The Last Impresario

By: Addison Wylie

Gracie Otto’s The Last Impresario was a documentary I wanted to like. But, I simply had a hard time buying it.

I like her film’s subject, Michael White, and I’ve grown to like a lot of the projects he’s produced.  I admire his eye for originality, and how far he bent his back to make sure provocative artists were heard.  He took underdog productions like The Rocky Horror Picture Show, Cambridge Circus, and Oh! Calcutta! and gave them outlets to introduce them to mainstream crowds.  The work sent paying patrons into a state of shock and awe, but everyone could agree they had seen nothing like it.

White had a sharp sense for projects that would have longevity – whether that was intentional or not.  The Rocky Horror Picture Show would go on to have a highly successful film adaptation that raked in over 100-million dollars at the US box office, and White’s contribution to Monty Python and the Holy Grail helped keep the oddball comedy afloat to cult status.

I like most of the people Otto interviewed for her doc, and they all seem to hold great admiration for their buddy, Michael.  They compliment his content personality, his peculiar quirks, and his willingness to be a trusting friend.

Although these kind sentiments provide The Last Impresario with lots of good intent and heart, this also leads us to the film’s major problem and why I can’t completely embrace Gracie Otto’s film.

The Last Impresario works as one gigantic warm fuzzy for Michael White.  While this film may make for a pleasing piece commemorating the producer, Otto doesn’t look at the big picture from any other sort of angle.  The Last Impresario marks her directorial feature film debut, and this film shows none of what her skills may be as a filmmaker.  I’m unsure if she’s either too scared to dig deeper or if this is because of her inexperience.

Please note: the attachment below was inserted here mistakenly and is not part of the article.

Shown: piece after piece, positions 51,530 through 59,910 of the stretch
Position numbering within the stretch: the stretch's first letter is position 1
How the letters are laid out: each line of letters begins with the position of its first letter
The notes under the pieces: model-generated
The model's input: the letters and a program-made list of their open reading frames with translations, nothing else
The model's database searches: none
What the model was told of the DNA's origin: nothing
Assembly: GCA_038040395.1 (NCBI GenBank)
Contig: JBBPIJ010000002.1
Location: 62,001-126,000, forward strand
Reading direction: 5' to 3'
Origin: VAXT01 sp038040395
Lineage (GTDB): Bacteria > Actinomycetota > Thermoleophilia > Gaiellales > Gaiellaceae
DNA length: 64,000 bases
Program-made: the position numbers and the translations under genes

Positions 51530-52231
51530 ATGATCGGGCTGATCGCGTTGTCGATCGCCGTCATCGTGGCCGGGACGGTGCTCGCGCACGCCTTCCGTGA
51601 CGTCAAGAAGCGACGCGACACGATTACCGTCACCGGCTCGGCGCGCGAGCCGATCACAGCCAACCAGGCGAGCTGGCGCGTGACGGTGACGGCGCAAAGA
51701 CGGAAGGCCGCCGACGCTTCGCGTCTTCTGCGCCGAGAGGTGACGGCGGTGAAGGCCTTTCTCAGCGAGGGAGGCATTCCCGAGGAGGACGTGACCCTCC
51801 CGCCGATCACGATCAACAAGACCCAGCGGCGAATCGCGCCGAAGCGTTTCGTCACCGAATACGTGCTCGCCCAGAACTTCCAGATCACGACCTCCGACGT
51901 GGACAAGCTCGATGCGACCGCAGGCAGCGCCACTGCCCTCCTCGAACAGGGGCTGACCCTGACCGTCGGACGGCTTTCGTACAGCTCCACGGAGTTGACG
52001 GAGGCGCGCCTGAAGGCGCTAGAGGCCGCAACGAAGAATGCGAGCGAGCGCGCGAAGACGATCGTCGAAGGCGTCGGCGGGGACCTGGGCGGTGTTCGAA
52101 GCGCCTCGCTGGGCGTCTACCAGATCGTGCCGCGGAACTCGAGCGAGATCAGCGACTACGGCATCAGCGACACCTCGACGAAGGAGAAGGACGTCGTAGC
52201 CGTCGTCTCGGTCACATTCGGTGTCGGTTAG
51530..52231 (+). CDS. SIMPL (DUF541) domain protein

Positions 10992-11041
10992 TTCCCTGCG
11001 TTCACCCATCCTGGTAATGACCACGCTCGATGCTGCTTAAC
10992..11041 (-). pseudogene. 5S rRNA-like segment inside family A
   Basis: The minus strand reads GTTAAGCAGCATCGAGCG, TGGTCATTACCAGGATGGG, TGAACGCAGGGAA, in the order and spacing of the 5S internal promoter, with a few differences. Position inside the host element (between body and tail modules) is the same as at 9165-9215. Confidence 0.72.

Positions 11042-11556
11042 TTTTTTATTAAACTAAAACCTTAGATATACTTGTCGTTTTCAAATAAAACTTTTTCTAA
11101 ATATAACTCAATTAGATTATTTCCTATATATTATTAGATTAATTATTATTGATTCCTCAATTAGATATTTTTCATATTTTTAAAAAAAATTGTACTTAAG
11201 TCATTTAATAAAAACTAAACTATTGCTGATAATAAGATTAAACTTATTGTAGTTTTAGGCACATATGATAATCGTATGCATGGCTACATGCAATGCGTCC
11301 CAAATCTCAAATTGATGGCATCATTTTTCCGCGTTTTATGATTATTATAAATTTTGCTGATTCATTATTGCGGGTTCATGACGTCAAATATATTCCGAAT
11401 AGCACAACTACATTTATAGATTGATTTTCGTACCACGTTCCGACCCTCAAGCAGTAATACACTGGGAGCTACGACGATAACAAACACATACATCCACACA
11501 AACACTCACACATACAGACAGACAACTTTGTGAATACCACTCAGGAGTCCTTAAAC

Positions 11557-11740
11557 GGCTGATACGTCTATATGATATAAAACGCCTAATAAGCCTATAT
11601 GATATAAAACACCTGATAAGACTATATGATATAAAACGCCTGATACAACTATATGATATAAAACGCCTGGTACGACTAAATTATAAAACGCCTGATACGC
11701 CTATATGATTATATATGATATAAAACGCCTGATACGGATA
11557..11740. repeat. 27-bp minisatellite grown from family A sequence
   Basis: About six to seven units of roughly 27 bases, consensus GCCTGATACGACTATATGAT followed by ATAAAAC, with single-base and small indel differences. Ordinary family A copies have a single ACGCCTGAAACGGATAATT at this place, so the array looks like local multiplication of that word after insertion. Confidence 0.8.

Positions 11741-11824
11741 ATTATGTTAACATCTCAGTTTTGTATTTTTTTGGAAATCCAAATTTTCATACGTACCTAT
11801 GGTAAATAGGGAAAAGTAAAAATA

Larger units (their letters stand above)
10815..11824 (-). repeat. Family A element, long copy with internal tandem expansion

She also has a way of asking questions that got under my skin.  She shouts her inquiries with no lead-in, making her interviewing process take on a crude quality.  Sometimes the shouting is necessary (White is currently partially deaf, and sports a hearing aid), but otherwise, there’s no need for this type irking.

I can tell you Gracie Otto is a filmmaker who is more comfortable with rehearsed shots rather than on-the-fly shooting.  Her interviews have a unique tendency to their framing, and she’s able to set a comfortable mood for her interviewees which include Kate Moss, Naomi Watts, Yoko Ono, John Cleese, Lou Adler and Richard O’Brien.  I really appreciated her pressing outlook on White as someone who lives through Polaroids.  She’s animated White’s collection of photos, which adds pizazz to the film’s pacing.

The content about The Rocky Horror Picture Show are the most fascinating bits in The Last Impresario, as are the facts about Monty Python and White’s work with more risque performances.  And, even though the facts are introduced too late into the film, I was grateful Otto included some of White’s flaws with finances.  It showed there’s more to her subject than just being “a nice guy”, which her polite documentary pitches to us over and over and over again.

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